Hello Marcin,

On 27/07/15 14:10, Marcin Borkowski wrote:
> Assume that (for some reason) I want to write an Org-mode exporter which
> won't be GPL'd.  (Use-case: having written a few custom exporters, I'm
> writing a tutorial on them, and I consider publishing a *tutorial* with
> GPL'd code a Bad Thing™.  (The idea of a programming tutorial is that
> other people can or even should reuse the code in the tutorial, right?
> And I see no reason to impose GPL on them.))

As Oleh Krehel pointed out in a reply to another mail of yours, if your
code links to org-mode code (or other GPL code) you cannot release it
under a different license. I'm not sure about how linking is intended in
Elisp sense of ('require)ing a library, but I believe it is analog to
executable linking in machine code programs.

Therefore, the only extensions to org-mode that can exist (and be
distributed, if you write code and keep it for yourself you are not
affected by the licensing terms) must be GPL.

Thus, it makes little sense to continue the discussion: even if you
would release the code in your tutorial under a different license, it
would be or no use for who will read it.

> How do I do that?  Is that even possible?  Also, is it possible to get
> an actual answer to this question without spending money on lawyers?

There is no need to have lawyers involved, if you are in doubt about the
interpretation of the GPL you can consult the FSF (or other
organizations) on the matter. They will be happy to answer your question
with a very high degree of authority on the matter.

> The manual says:
> ,----
> | Your two entry points are respectively ‘org-export-define-backend’ and
> | ‘org-export-define-derived-backend’.  To grok these functions, you
> | should first have a look at ‘ox-latex.el’ (for how to define a new
> | back-end from scratch) and ‘ox-beamer.el’ (for how to derive a new
> | back-end from an existing one.
> `----
> So basically you are expected to use existing GPL'd code to learn to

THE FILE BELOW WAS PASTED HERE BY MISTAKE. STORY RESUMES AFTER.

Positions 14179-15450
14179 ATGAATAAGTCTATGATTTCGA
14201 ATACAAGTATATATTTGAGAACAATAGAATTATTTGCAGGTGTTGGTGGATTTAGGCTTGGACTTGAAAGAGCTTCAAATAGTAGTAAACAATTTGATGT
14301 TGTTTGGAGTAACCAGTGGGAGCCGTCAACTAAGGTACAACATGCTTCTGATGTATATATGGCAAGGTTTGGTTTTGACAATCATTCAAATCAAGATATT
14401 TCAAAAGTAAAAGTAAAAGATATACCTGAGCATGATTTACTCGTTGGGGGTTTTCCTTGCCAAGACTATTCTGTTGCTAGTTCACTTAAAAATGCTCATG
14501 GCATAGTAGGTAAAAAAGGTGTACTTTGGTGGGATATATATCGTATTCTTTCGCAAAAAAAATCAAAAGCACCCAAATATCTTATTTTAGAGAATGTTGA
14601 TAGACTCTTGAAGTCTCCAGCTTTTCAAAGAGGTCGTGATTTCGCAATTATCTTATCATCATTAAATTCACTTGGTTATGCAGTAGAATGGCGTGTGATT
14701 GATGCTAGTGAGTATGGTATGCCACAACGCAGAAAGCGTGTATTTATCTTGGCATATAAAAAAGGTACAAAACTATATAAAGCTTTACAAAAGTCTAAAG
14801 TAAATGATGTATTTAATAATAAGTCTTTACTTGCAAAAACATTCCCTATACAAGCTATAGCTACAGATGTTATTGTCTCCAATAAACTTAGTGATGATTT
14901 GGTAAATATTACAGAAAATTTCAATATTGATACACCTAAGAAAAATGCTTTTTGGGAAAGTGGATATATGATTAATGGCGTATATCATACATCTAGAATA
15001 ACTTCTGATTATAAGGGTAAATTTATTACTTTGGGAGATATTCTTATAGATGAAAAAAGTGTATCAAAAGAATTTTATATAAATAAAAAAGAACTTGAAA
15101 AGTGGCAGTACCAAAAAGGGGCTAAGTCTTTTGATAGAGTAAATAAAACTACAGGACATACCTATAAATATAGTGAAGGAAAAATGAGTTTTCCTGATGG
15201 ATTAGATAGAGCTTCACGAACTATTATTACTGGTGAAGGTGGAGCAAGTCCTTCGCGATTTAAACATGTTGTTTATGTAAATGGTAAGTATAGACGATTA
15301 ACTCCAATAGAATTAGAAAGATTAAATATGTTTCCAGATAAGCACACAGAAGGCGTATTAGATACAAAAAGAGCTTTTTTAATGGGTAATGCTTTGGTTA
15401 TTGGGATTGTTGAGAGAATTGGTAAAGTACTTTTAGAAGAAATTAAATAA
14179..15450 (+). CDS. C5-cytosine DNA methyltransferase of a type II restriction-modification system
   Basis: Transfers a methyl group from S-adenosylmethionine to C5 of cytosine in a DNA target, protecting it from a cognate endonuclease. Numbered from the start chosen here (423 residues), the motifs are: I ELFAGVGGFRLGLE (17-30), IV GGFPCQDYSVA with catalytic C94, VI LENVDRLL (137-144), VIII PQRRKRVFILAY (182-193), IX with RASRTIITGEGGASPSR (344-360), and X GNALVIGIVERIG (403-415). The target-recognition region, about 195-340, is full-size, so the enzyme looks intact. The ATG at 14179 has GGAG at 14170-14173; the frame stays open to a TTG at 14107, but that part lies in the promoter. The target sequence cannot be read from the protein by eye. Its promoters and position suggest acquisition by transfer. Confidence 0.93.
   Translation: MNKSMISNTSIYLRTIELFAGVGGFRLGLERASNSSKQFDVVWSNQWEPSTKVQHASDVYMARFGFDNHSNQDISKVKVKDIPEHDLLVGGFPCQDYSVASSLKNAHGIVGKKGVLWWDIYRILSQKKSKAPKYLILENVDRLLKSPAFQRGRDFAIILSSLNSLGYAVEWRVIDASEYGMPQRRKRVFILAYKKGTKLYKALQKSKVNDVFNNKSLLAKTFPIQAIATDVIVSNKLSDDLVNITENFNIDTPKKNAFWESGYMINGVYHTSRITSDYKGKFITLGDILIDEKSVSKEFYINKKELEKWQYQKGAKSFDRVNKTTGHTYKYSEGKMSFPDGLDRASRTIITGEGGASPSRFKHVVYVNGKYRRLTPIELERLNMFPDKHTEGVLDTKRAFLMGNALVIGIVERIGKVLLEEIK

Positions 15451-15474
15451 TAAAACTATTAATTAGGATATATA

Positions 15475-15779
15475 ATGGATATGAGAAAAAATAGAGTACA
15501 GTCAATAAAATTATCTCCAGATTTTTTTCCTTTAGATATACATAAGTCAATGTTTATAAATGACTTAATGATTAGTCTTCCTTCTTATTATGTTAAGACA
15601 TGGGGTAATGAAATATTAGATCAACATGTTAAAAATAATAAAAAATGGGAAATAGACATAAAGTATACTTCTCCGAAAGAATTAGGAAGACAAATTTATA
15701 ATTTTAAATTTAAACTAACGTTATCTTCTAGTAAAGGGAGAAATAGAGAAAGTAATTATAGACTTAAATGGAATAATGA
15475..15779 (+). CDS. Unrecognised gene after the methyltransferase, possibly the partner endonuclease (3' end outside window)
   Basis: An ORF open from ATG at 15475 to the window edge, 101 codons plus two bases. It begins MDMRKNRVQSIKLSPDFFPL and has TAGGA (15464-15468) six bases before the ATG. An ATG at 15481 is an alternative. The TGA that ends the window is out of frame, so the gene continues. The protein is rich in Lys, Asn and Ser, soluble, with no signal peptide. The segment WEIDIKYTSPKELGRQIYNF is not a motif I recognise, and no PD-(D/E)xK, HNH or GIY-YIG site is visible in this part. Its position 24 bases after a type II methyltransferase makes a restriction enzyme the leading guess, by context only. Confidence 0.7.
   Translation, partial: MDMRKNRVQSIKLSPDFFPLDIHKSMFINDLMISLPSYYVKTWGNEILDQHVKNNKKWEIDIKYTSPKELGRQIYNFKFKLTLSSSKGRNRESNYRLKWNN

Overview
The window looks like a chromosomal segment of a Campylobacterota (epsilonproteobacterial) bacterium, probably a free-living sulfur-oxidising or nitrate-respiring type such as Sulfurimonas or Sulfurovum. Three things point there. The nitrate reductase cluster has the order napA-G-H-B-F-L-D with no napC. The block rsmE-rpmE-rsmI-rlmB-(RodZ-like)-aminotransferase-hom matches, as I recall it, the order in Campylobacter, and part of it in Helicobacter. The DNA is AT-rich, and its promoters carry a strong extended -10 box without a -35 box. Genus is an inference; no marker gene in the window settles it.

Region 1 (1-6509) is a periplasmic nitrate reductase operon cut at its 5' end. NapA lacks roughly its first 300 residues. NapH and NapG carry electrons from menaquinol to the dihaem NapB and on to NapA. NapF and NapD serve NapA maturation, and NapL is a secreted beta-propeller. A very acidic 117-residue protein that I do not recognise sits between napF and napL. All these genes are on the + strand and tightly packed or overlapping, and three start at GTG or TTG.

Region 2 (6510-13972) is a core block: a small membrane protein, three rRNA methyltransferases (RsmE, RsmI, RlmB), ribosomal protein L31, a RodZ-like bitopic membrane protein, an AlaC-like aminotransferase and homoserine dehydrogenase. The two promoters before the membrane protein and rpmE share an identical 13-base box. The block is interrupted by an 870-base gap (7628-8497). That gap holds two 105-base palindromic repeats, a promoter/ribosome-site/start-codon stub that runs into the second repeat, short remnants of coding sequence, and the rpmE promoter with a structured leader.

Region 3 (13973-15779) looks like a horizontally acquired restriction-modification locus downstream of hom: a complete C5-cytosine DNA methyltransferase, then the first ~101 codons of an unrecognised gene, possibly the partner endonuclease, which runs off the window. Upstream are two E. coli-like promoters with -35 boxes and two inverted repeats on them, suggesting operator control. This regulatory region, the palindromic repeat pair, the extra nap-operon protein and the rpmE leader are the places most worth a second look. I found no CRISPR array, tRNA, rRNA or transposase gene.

> write new exporters.

The manual makes the thing easy for the ones that want to respect the
authors choice of license.

> Also, the overall structure of the exporters is extremally similar.  For
> instance, the :menu-entry argument of org-export-define-backend is
> almost the same for all exporters (and it should be, in order not to
> break usability!).  Should I follow such conventions, in order to
> satisfy users, or should I deliberately break it, in order to satisfy
> lawyers?

First, your goal is not to satisfy lawyers, but to comply with the
license terms. The license terms are chosen by the authors of the code,
thus you are satisfying the wishes of whom granted you access to their
code. It is the minimum you should do to thank them.

Second, if that is the only structure that makes sense, you can
re-invent it without looking at the GPL code. Thus you can use a similar
structure in your differently licensed code. However, you should really
have re-created it without looking at the original. This email already
suggests otherwise.

> Also, the names of functions (like `org-latex-export-as-latex' vs
> `org-latex-export-to-latex') are similar across exporters.  Should I use
> this convention, too, in order to satisfy fellow programmers, or should
> I deliberately break it, in order to satisfy lawyers?

Function names are not copyrightable (as far as I know).

> Also, the docstrings of many transcoders are similar.  How am I supposed
> to write a docstring which is at the same time more or less
> comprehensive and different enough from the existing ones, so that
> I don't end up in jail?  (<--- this is actually a joke.  I hope so at
> least...)

There is a minimum unit of "code" that is copyrightable (the word "the"
appears in many copyrighted works, but you can still use it in your
own). If the doc-strings are trivial you can freely write something similar.


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